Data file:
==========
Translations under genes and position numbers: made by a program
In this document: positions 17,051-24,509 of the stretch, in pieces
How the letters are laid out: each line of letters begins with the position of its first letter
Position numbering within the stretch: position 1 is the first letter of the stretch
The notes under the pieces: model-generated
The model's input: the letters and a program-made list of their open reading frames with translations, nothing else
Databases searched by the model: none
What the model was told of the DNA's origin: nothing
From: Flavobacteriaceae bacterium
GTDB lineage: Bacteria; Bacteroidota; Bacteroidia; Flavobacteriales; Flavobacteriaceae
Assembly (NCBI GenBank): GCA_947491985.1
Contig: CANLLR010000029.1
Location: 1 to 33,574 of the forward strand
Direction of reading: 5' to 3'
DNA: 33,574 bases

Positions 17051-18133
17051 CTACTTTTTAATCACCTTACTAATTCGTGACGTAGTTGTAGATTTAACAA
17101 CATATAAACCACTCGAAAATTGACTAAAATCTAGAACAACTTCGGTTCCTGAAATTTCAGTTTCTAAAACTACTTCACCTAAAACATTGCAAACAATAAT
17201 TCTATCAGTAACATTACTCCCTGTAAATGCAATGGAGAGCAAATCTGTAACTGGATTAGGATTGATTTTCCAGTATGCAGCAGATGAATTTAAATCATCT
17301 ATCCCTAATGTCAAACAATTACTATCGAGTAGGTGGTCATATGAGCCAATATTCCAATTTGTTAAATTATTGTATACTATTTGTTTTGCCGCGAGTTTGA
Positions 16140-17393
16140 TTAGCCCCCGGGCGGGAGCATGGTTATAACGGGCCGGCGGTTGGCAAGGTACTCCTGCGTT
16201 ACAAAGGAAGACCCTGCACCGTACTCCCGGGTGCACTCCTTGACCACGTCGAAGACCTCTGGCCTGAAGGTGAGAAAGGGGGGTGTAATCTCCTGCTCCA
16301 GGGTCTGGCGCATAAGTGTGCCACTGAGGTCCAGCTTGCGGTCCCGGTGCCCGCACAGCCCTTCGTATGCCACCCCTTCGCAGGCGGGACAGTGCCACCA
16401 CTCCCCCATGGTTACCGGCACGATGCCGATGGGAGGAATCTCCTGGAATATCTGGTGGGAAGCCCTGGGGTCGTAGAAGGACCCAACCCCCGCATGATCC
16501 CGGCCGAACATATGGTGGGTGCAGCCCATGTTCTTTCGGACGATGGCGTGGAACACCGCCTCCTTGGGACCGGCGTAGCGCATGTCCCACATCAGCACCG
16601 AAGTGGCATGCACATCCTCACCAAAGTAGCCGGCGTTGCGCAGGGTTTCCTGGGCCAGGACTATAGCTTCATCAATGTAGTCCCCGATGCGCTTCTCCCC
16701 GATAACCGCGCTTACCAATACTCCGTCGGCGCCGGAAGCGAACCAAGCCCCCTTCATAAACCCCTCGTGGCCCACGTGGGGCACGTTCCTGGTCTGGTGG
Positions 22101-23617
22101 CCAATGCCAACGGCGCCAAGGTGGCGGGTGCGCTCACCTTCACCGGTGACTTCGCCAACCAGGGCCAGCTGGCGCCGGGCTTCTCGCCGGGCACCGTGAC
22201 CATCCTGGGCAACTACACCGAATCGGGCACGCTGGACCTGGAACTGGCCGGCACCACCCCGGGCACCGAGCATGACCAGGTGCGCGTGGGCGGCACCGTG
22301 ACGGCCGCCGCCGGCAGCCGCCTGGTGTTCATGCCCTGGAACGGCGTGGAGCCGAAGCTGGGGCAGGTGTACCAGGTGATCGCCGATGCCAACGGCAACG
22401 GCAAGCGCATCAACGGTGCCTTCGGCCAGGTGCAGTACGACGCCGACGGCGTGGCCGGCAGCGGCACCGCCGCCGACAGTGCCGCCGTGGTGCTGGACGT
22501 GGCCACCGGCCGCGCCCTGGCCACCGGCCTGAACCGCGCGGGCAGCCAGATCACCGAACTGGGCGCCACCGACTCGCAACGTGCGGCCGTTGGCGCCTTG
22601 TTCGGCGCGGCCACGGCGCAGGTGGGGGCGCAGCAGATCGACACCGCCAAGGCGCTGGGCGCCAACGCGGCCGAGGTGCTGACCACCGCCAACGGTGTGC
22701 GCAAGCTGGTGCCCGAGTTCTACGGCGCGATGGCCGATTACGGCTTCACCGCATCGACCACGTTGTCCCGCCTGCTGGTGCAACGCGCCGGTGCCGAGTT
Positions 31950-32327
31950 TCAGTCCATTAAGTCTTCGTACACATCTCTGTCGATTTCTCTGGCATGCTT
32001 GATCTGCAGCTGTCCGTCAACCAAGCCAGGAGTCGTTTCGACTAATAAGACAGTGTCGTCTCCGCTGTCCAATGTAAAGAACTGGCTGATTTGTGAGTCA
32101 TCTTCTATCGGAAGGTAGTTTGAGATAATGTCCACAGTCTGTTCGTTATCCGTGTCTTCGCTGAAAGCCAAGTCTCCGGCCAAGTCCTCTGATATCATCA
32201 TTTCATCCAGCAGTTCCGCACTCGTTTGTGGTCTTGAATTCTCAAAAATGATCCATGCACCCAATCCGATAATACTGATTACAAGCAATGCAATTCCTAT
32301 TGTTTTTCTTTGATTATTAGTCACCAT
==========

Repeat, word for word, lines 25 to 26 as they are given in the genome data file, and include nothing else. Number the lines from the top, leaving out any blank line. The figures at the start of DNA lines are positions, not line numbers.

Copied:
16401 CTCCCCCATGGTTACCGGCACGATGCCGATGGGAGGAATCTCCTGGAATATCTGGTGGGAAGCCCTGGGGTCGTAGAAGGACCCAACCCCCGCATGATCC
16501 CGGCCGAACATATGGTGGGTGCAGCCCATGTTCTTTCGGACGATGGCGTGGAACACCGCCTCCTTGGGACCGGCGTAGCGCATGTCCCACATCAGCACCG